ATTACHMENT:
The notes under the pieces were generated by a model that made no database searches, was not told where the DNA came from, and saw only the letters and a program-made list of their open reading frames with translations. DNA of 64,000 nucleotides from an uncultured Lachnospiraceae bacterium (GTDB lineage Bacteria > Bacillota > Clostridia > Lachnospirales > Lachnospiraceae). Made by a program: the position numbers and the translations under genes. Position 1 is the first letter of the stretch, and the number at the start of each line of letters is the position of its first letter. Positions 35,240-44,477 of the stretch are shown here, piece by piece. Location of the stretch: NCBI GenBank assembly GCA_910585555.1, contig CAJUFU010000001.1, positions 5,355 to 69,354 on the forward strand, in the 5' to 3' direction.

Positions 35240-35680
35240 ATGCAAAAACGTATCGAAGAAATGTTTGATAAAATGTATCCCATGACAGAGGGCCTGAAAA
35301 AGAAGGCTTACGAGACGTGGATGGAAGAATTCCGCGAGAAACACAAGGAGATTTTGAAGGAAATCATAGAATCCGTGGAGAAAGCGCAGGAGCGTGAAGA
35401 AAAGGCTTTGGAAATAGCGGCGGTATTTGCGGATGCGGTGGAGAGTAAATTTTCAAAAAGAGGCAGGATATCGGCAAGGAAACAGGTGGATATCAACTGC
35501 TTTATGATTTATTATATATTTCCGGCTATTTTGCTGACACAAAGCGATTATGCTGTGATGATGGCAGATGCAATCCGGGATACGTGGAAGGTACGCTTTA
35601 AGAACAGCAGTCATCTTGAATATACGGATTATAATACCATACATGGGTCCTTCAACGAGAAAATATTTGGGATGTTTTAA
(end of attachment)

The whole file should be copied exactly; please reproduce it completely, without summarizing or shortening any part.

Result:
The notes under the pieces were generated by a model that made no database searches, was not told where the DNA came from, and saw only the letters and a program-made list of their open reading frames with translations. DNA of 64,000 nucleotides from an uncultured Lachnospiraceae bacterium (GTDB lineage Bacteria > Bacillota > Clostridia > Lachnospirales > Lachnospiraceae). Made by a program: the position numbers and the translations under genes. Position 1 is the first letter of the stretch, and the number at the start of each line of letters is the position of its first letter. Positions 35,240-44,477 of the stretch are shown here, piece by piece. Location of the stretch: NCBI GenBank assembly GCA_910585555.1, contig CAJUFU010000001.1, positions 5,355 to 69,354 on the forward strand, in the 5' to 3' direction.

Positions 35240-35680
35240 ATGCAAAAACGTATCGAAGAAATGTTTGATAAAATGTATCCCATGACAGAGGGCCTGAAAA
35301 AGAAGGCTTACGAGACGTGGATGGAAGAATTCCGCGAGAAACACAAGGAGATTTTGAAGGAAATCATAGAATCCGTGGAGAAAGCGCAGGAGCGTGAAGA
35401 AAAGGCTTTGGAAATAGCGGCGGTATTTGCGGATGCGGTGGAGAGTAAATTTTCAAAAAGAGGCAGGATATCGGCAAGGAAACAGGTGGATATCAACTGC
35501 TTTATGATTTATTATATATTTCCGGCTATTTTGCTGACACAAAGCGATTATGCTGTGATGATGGCAGATGCAATCCGGGATACGTGGAAGGTACGCTTTA
35601 AGAACAGCAGTCATCTTGAATATACGGATTATAATACCATACATGGGTCCTTCAACGAGAAAATATTTGGGATGTTTTAA